The bigger the project that I undertake, the more of a risk and sometimes a pitfall, that I fall in to. Often when developing code alone, you fly about, trying different bits of code and usually making snap decisions on which method to go for. At the time you think that it’ll be fine to work like that and it won’t cause any problems.
This is fine if you find there are problems early on, but if it’s not until days or weeks down the line, and you realise that you should’ve made the opposite decision, then you’ll have to try and figure out just what went wrong, and where and what you did differently to make things work.
Upon doing this for yet another project recently, I decided it’d be the last time it happened, and promptly looked into version control software, which I’d previously never thought about, assuming it was software only useful for team development.
I found many different options I could use, including CVS and SVN, both of which appear to be widely used throughout the industry, however what I ended up picking was Git, another well know name, which is newer than both CVS and SVN.
Git differs in the way that it works, allowing for offline development, rather than having to work on one set of files (usually stored online), as SVN and CVS do. Because you work on your own set of files, it also makes things much faster too, which is always a plus when you have to add extra steps into your workflow.
Git also seems to get high recommendation from the web development community especially and is also used for many large scale projects.
One of the best things about Git is the accompanying software that is written to work with it is generally open-source and free, which certainly is useful for a poor student.
With Git having everything going for it, I decided I should give it a try and see how I got on with it in my workflow.
Finding a Git GUI
Git by itself is just a command line only tool. This makes it very versatile but for a web developer’s environment, it’s not the most convenient option to use.
However, many free GUI’s are available to work with Git. The problem I found with many of them was that the free version had reduced functionality (only one repository) or it was heavily linked to a certain repository provider. Many also had an interface that didn’t work with me and over-complicated things. After searching around for both an online repository finder and a good GUI client, I finally settled on using BitBucket and SourceTree, both these websites suggest each other as counterpart services, and as BitBucket had a lot fewer restrictions on the free account, it seemed like the way to go.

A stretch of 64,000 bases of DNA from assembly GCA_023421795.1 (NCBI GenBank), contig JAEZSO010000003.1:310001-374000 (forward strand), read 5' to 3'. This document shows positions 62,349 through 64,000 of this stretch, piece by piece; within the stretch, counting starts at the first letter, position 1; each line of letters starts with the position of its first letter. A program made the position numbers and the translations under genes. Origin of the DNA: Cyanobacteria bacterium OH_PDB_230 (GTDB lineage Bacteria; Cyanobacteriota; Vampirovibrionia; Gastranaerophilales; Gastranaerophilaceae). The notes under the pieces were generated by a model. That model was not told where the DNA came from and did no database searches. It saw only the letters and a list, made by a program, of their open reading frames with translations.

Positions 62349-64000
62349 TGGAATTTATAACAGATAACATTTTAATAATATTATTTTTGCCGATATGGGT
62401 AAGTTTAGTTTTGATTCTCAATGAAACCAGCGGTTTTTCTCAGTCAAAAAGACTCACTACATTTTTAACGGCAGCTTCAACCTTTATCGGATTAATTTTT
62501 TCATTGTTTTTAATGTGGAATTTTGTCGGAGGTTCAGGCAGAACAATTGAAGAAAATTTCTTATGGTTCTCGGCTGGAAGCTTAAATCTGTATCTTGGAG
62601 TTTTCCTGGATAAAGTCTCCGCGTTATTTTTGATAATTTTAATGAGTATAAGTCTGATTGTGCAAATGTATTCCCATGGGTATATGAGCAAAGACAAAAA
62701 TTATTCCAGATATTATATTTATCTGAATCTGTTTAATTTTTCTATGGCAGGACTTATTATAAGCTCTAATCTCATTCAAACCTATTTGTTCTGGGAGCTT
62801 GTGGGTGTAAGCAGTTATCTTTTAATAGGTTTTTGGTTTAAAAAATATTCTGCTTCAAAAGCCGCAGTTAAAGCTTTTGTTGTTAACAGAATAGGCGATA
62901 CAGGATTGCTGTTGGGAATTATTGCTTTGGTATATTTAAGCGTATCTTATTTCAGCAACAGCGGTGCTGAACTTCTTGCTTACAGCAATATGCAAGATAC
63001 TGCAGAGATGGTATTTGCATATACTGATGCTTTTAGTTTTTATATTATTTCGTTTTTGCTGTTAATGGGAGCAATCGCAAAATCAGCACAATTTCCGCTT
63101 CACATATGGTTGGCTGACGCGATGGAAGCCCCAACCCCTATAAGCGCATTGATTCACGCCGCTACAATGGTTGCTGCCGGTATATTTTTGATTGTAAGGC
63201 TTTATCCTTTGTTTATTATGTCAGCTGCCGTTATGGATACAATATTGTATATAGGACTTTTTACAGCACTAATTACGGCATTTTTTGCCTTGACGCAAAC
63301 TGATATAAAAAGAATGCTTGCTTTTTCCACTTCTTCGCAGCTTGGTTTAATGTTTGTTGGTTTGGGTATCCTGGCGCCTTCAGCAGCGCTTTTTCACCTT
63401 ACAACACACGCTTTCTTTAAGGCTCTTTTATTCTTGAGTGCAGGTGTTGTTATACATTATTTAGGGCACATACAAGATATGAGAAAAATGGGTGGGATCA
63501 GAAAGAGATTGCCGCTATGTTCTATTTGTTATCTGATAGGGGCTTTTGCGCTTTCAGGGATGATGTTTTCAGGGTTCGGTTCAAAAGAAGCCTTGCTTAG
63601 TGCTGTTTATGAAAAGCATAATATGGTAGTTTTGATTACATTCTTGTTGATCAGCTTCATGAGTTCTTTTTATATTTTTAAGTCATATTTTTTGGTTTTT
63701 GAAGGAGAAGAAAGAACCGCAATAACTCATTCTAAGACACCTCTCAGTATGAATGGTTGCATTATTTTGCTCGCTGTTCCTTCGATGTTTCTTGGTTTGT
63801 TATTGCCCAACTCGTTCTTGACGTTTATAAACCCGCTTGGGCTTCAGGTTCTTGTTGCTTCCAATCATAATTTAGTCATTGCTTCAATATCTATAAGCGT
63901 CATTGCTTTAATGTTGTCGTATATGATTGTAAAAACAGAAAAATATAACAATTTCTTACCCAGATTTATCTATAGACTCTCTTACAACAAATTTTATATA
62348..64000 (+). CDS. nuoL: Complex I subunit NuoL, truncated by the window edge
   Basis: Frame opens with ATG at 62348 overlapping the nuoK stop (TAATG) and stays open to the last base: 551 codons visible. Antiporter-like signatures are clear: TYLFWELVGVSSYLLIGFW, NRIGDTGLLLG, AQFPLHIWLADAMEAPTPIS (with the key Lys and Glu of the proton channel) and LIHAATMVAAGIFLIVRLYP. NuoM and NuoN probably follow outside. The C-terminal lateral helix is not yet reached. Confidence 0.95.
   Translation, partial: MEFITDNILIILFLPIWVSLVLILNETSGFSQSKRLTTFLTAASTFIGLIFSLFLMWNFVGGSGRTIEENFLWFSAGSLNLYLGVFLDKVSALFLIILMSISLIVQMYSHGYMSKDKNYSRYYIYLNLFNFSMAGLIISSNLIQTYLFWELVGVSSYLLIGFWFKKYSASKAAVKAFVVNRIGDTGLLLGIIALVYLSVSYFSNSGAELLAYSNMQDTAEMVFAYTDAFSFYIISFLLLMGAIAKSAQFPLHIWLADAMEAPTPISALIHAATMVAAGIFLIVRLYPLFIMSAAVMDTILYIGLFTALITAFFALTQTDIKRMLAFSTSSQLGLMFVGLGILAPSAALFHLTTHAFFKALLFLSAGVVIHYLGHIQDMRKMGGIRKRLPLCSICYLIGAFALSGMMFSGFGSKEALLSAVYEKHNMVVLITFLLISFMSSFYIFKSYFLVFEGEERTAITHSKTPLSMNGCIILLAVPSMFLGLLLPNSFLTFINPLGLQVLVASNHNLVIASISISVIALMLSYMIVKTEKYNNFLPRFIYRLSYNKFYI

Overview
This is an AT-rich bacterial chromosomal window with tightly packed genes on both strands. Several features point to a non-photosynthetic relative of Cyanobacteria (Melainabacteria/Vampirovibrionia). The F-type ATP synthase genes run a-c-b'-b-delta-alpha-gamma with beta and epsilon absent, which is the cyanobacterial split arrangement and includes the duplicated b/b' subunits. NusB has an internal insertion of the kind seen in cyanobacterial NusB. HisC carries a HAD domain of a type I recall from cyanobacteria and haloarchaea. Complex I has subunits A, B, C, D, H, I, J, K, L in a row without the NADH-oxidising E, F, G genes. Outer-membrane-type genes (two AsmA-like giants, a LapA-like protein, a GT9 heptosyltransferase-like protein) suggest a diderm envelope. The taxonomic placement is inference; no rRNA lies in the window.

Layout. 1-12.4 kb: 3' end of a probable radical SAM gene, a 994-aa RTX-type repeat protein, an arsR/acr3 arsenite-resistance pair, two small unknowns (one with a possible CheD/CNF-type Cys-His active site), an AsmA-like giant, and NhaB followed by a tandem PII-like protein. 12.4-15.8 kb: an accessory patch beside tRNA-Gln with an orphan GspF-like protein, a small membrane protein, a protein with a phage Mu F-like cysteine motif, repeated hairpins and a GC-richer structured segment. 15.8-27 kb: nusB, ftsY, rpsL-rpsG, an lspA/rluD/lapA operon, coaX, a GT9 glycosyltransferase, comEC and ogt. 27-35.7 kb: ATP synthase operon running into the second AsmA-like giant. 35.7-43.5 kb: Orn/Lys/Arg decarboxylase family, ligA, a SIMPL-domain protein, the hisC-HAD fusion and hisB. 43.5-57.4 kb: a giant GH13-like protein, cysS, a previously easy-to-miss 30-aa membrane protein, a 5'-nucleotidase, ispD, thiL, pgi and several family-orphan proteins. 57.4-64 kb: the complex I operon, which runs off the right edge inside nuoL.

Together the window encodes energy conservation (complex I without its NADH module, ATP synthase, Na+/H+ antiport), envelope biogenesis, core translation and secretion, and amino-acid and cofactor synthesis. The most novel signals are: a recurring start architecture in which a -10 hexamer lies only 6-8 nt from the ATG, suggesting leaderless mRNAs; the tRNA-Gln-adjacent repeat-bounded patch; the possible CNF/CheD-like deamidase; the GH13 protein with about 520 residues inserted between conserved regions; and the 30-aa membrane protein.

Using the two services together, it made it very easy to add Git repositories to SourceTree (dragging and dropping the link from the website) and clone the repository so you can start work on the files whenever you want.
Once you drag in the remote repository, you can choose a place for the local copy of the files to be stored, if you are uploading an a project that is already in development, this will be the folder where those files reside.
With all this set up, you can now open the project view. SourceTree will automatically detect files which are in the working directory but aren’t in the repository (or which haven’t been updated on the repository since an edit has been made). To add these files to the repository, you can simply select them all, and right-click > “Add to Index”, this will begin tracking these selected files in the local repository.
When you finish a development session, or you feel that it’s a good point to save a version, you can click the “Commit” button, in the toolbar. This will make a version of the files in your local repository, but this will not, by default, synchronise your local repository with the online repository. SourceTree makes this possible with the “Push commits immediately…” option at the bottom of the commits screen. This makes the process a lot simpler, faster and cleaner and takes away some of the complications and confusions that are sometimes related to using Git.
One of the best parts of SourceTree, is the way it shows changes and project progression. Changes between versions are clearly highlighted with red and green highlighting, with comments for each commit shown next to it.
So far I’ve found that the whole process fits in well with my work flow, and making a new version of a project generally isn’t a complex process.
Since starting using Git with projects, I have been a lot happier deleting and throwing about code, knowing that I won’t regret it later on, because I’ll have a version of the project before I made the change. It’s something I’d certainly suggest to anyone working on even the simplest of websites.
Version control within IDEs
When I initially looked into version control, there was an abundance of version control options that were integrated into IDEs, however when I tried these I generally didn’t like the rest of the program, despite getting along with the version control integration. For this reason, I decided I wanted a stand-alone system, where I could edit the file even with the simplest text editor up to a full IDE, and still be able to make a version of the file after making changes.
For what it’s worth, Aptana, built on the popular Eclipse IDE, is a web technology focussed IDE, with good version control compatible with several different version control systems.
↬ Git homepage – Information about the system, and a download link for the command line toolkit.
ᔥ Smashing Magazine’s Version Control System review – An article that gave me a lot of insight into the popular options of version control systems.
ᔥ BitBucket – BitBucket, online Git and Mercurial repositories with a free account.
ᔥ SourceTree – SourceTree, a GUI Client for Git on Mac.